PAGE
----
CMS to Sunset Hospice VBID in 2024

The U.S. Centers for Medicare & Medicaid Services will end the hospice component of the value-based insurance design model (VBID) as of Dec. 31.

Often called the “hospice carve-in,” the program was designed to test coverage of hospice care through Medicare Advantage, in addition to some coverage of palliative care and transitional care. The hospice component, which launched in 2021, is part of the larger VBID demonstration, which covers a wider breadth of the health care continuum and is slated to continue until 2030.

“After carefully considering recent feedback about the increasing operational challenges of the Hospice Benefit Component and limited and decreasing participation among MAOs that may impact a thorough evaluation, CMS has decided to conclude the Hospice Benefit Component as of December 31, 2024, 11:59 PM,” the agency indicated in a statement. “CMS will not accept applications to the previously released CY 2025 Request for Applications for the Hospice Benefit Component of the VBID Model.”


For calendar year 2024, 13 Medicare Advantage Organizations (MAOs) are participating in the hospice component, providing coverage through 78 health plans in 19 states. This is down from 2023, when 15 MAOs participated with 119 health plans in 23 states.

While CMS did not give further details behind its decision to end the program, an analysis conducted last year by the RAND Corp. could shed light on some of the “operational challenges” that the agency cited.

RAND examined the program’s results for Calendar Year 2022. The analysis indicated that participating payers and providers experienced difficulties implementing the program.


Among the top roadblocks for payers was the need to build out a network of hospice providers and development of payment contracts with those agencies. Another difficulty was the retooling of some administrative processes, including claims processing.

Hospice participants likewise encountered challenges when it came to claims processes as well as plans’ adjudication of denied claims, which they found to be time consuming and resource intensive, RAND indicated. They also indicated that their payments from MA plans were often delayed, which put constraints on their cash flow.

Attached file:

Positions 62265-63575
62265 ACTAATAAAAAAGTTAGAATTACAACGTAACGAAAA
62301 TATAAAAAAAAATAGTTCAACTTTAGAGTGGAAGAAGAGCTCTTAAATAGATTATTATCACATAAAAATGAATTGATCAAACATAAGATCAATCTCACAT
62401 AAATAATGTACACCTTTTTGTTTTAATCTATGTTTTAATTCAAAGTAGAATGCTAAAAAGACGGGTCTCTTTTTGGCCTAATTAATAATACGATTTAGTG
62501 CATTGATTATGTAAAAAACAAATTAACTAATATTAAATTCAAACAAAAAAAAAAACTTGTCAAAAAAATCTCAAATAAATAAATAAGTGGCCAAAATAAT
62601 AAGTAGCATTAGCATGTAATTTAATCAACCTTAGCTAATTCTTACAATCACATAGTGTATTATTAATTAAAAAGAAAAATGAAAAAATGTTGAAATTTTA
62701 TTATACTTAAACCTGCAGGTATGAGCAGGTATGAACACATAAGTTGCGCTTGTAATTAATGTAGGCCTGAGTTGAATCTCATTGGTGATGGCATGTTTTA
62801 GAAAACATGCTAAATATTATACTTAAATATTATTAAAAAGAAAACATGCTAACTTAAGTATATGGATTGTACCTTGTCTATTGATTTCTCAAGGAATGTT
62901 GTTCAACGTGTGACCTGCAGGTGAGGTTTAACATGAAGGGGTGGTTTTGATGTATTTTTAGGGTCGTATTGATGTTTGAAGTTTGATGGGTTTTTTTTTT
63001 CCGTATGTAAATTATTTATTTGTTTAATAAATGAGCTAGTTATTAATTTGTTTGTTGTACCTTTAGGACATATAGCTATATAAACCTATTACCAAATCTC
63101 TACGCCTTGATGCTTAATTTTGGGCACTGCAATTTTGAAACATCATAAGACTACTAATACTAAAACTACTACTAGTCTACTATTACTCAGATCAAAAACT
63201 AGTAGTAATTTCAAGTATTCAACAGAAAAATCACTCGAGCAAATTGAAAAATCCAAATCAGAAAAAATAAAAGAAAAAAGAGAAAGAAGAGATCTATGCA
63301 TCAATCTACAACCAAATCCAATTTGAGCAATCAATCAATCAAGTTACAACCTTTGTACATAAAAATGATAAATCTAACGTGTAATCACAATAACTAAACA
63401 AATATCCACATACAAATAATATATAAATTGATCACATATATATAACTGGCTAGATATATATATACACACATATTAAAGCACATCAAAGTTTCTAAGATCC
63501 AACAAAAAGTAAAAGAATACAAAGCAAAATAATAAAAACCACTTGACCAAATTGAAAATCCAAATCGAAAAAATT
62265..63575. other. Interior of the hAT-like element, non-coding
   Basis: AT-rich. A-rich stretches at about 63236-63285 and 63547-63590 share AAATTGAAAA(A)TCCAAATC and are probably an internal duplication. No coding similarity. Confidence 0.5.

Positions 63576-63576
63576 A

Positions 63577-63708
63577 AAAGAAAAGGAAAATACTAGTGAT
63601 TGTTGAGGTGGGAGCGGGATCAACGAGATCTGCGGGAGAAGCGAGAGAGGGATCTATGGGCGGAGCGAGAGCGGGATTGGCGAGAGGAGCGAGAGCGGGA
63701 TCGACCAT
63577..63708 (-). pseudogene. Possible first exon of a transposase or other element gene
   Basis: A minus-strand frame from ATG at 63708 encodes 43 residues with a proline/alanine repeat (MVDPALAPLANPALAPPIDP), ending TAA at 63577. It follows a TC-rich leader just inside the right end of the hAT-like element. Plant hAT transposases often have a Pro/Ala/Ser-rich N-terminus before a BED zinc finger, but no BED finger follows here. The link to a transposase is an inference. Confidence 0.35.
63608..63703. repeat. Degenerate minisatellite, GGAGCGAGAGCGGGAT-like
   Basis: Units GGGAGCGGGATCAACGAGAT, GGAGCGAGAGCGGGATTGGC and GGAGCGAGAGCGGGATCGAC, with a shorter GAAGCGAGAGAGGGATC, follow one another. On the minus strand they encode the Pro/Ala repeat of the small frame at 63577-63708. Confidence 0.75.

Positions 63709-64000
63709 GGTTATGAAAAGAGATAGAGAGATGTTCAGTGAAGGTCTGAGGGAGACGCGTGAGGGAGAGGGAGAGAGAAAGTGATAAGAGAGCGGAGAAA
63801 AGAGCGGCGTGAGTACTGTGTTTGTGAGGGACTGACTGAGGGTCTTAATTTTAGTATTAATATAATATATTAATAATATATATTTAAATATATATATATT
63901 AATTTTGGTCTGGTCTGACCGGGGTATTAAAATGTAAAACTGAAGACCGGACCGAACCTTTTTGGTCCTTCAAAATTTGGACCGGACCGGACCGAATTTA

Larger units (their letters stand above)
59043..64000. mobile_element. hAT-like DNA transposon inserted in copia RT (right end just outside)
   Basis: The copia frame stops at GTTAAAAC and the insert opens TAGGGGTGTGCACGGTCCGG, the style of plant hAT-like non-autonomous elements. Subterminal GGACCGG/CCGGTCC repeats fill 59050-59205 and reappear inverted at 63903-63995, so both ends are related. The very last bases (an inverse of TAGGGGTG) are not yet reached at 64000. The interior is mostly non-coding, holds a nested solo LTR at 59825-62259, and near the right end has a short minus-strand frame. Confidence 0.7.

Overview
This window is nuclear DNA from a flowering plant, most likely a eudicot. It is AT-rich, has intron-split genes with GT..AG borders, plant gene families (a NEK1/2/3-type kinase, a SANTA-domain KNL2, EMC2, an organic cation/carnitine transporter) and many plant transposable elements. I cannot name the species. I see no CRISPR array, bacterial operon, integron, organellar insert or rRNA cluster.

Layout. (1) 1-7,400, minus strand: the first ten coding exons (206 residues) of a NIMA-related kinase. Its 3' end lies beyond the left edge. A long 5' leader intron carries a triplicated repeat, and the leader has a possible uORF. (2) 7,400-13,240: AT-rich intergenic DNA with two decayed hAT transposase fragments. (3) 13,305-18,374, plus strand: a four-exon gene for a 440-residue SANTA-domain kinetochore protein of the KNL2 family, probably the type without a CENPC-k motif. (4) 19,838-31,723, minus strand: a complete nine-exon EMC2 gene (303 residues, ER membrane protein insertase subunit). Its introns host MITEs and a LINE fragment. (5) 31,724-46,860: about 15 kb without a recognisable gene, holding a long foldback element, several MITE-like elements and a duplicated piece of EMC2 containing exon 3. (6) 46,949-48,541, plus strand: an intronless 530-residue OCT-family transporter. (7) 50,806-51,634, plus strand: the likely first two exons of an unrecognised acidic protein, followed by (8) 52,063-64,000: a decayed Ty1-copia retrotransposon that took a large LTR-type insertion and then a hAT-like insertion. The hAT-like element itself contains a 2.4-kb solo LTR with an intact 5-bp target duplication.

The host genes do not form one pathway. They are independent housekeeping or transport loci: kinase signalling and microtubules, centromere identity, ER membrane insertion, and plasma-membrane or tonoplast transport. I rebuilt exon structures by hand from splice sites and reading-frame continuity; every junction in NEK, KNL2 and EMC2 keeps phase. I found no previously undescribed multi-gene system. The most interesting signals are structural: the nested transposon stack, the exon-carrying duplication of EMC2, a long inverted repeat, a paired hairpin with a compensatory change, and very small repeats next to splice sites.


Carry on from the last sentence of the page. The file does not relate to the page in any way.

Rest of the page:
A common conundrum during 2022 was confusion around which patients were eligible for other services included in the program, including palliative care, transitional concurrent care and hospice supplemental benefits, according to the analysis. One contributing factor was that eligibility requirements can differ from plan to plan.

Moreover, palliative care utilization was lower than insurers expected, according to RAND, and less than 1% of beneficiaries received transitional care. About 6.5% of hospice VBID patients received supplemental benefits associated with the program.

Despite ending the hospice component, CMS hopes to glean valuable information from the results to date.

“CMS will continue its evaluations of the Hospice Benefit Component to assess this separately. Despite encountering operational challenges and limited participation, this voluntary test has played a significant role in transforming the delivery of serious illness care in the MA program through meaningful partnerships between MAOs and hospice providers,” the agency indicated. “CMS has also gained valuable insights into creating a seamless care continuum in the MA program for Part A and Part B services, inclusive of the Medicare hospice benefit.”

The Medicare Advantage hospice carve-in has been a source of controversy since CMS announced its plans for the program in 2019. Many providers saw it as a threat to the traditional Medicare benefit, with some arguing that CMS should “fix what isn’t broken.”

Industry organizations also voiced opposition to the demo, including the National Association for Home Care & Hospice (NAHC) and the National Hospice and Palliative Care Organization (NHPCO), raising questions about how VBID could affect patient choice and timely access to care. NHPCO voiced concerns about the program as recently as last month.

“This is a huge victory for patients’ access to quality care and for hospice providers who have continually identified challenges with this demonstration including concerns about VBID giving [Medicare Advantage Organizations (MAOs)] the ability to limit patient choices. NHPCO has advocated for years to end the VBID hospice carve-in and appreciate CMS making this important change,” said Ben Marcantonio, COO and interim CEO of NHPCO, in a statement. “We saw great success with concurrent care tested through the Medicare Care Choices Model (MCCM) and would encourage CMMI to consider these learnings as a potential path forward.”

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